a theatre, film & pop culture review
Note: My personal rankings are listed in order from best to worst, with #1 being my favorite, while predictions for the actual winners will be in orange.
Let’s be honest: All the designs here are superb. Pippin‘s is the simplest, featuring a classic circus tent with a few platforms and poles for the acrobatic performers to propel from and land on. In a production built upon all its “magic to do,” even the tent has a nice little vanishing trick at the show’s end. But designer Scott Pask already has five Tonys (the most recent for The Book of Mormon), and considering the strong competition, he isn’t like to garner a sixth this year.
David Rockwell’s multi-tiered Billy Elliot-inspired set for Kinky Boots handsomely allows for movement on multiple levels with a rolling unit that serves as Charlie’s office space among other locales. The Victorian-styled shoe factory is impressive with its brick walls showcasing iron-framed stained-glass windows, and when it’s time for the girls to get their boots on and strut their stuff in Milan, a catwalk takes over, surrounded by Kenneth Posner’s rainbow-colored LEDs. Rockwell was previously nominated for Hairspray, but in an interesting twist, his one other nomination is for this year’s Lucky Guy. So will he be a, um, lucky guy this year? It’s highly unlikely, but if someone were to spoil here, I’d put my money on him.
For The Mystery of Edwin Drood, Anna Louizos smartly captures a London Music Hall circa the 19th century with brightly detailed painted flats framed in a gold proscenium that includes boxes for theatergoers. The design is perfectly period, warmly embracing the humor and gaudiness of the production. Nominated twice before (In the Heights, High Fidelity), Louizos has yet to garner her first Tony, but with Drood‘s closing back in March, it’s unlikely to hold much sway when voters have flashier, current production designs to choose from.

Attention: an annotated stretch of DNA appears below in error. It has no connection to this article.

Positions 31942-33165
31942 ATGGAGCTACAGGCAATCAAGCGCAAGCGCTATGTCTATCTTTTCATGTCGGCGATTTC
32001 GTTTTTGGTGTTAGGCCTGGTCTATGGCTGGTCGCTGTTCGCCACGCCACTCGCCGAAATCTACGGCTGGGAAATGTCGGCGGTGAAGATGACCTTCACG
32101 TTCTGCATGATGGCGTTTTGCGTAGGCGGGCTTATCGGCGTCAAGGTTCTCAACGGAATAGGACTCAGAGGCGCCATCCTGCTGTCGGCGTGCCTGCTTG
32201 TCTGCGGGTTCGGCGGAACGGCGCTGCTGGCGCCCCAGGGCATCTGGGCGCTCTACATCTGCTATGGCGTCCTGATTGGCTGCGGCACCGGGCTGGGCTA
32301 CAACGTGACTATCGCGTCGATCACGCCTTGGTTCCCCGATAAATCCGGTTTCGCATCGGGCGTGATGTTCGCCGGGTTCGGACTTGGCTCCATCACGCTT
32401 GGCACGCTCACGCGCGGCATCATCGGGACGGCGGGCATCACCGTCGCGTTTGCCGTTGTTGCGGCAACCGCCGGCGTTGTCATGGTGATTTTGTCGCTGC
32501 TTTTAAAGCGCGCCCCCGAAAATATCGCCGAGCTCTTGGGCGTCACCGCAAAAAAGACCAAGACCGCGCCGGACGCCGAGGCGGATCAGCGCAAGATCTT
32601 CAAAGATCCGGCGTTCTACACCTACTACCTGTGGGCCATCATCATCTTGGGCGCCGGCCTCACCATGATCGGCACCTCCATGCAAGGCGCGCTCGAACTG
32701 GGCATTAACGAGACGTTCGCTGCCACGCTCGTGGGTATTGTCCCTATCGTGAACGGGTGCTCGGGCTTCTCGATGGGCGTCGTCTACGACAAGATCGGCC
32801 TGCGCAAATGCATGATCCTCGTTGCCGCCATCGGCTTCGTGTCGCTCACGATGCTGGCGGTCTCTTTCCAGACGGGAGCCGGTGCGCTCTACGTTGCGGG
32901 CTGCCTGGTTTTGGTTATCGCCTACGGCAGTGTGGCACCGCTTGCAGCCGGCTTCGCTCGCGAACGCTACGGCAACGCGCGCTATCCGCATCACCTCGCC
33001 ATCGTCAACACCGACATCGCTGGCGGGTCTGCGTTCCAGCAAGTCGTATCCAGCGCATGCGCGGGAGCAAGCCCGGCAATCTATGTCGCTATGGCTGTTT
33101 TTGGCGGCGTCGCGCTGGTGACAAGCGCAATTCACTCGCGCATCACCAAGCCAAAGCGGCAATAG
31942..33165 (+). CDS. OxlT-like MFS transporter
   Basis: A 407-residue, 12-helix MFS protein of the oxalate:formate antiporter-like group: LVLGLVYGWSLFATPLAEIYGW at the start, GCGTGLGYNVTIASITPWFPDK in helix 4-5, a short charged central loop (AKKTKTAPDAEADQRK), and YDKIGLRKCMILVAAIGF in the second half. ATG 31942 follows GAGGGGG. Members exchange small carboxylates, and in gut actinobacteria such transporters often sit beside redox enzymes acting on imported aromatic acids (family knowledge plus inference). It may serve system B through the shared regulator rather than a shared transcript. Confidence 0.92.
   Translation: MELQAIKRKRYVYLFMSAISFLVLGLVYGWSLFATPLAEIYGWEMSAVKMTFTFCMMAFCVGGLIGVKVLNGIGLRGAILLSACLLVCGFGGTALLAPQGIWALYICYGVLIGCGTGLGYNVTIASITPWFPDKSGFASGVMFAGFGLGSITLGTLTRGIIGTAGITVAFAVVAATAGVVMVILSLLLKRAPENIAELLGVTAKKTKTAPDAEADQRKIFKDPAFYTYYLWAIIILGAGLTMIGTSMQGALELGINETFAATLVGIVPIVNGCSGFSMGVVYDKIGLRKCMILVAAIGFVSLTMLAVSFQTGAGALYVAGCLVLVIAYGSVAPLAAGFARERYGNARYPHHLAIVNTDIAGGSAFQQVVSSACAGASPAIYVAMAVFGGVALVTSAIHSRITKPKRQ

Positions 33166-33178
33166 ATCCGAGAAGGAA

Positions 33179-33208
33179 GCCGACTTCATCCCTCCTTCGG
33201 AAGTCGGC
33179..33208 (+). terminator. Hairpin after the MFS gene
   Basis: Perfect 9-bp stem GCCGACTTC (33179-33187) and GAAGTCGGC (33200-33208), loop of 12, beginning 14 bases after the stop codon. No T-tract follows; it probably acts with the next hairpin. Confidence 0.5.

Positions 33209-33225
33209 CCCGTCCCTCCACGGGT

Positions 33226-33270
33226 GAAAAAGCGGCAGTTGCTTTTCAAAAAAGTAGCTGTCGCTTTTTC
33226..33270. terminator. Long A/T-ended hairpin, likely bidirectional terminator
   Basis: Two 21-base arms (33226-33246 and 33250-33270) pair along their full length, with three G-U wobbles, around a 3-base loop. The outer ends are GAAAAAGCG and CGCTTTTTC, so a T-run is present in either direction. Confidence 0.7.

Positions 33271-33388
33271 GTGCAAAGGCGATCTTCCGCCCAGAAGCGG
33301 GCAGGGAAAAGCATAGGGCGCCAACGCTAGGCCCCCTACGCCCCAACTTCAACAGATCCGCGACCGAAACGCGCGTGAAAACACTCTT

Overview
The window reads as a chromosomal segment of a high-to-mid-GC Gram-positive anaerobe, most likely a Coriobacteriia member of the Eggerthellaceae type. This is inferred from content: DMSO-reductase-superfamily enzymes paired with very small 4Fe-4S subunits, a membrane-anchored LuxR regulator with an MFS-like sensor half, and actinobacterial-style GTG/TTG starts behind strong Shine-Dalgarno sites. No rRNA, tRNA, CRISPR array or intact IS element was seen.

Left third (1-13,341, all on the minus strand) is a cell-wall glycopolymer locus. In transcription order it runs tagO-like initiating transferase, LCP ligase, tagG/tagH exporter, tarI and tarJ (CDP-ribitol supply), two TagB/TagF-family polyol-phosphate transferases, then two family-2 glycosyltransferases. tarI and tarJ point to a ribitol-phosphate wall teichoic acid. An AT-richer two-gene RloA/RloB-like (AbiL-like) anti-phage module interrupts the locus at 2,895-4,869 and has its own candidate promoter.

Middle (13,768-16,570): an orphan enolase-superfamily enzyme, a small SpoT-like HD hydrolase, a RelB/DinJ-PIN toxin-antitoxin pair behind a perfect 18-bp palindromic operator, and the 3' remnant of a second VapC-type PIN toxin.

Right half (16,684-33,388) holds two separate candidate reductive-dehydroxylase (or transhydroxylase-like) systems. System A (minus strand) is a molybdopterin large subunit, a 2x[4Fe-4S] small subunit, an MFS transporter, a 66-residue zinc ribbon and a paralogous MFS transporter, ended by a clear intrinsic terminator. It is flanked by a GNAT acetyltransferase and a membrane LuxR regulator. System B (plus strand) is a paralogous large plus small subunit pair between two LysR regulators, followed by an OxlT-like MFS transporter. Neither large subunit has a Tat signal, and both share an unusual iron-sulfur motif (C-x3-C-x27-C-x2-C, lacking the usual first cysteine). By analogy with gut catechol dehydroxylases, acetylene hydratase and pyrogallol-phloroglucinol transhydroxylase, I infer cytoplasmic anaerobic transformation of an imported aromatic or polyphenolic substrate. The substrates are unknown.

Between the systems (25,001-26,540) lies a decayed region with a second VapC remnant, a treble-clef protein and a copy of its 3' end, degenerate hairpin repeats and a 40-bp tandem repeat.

And perhaps no design this season is more showy than Rob Howell’s scrabble-tile explosion of a set that showcases the young heroine’s affinity for words. Alternating with shelves upon shelves of books and disappearing behind a imposing school gate for Crunchem Hall, the set for Matilda The Musical is at its most wondrous during the wildly imaginative staging of “School Song” when the older students warn the first-timers what they’re in for. Climbing the steel rungs of the gate to Crunchem Hall, they ingeniously insert lettered tiles into its rectangular gaps, emphasizing the consonants and vowels of the lyrics with each ominous vocal punch:
So you think you’re able / To survive this mess by being a Prince or a Princess / You will soon see (c) / There’s no escaping tragedy / And even / If you put in heaps of effort / You’re just wasting energy / ‘Cause your life as you know it is ancient (H-ent) history
It’s a marvelous grin-inducing moment. There is simply no show on Broadway this season that is as cleverly designed, and sixth-time-nominee Rob Howell will be rightly rewarded with his first Tony.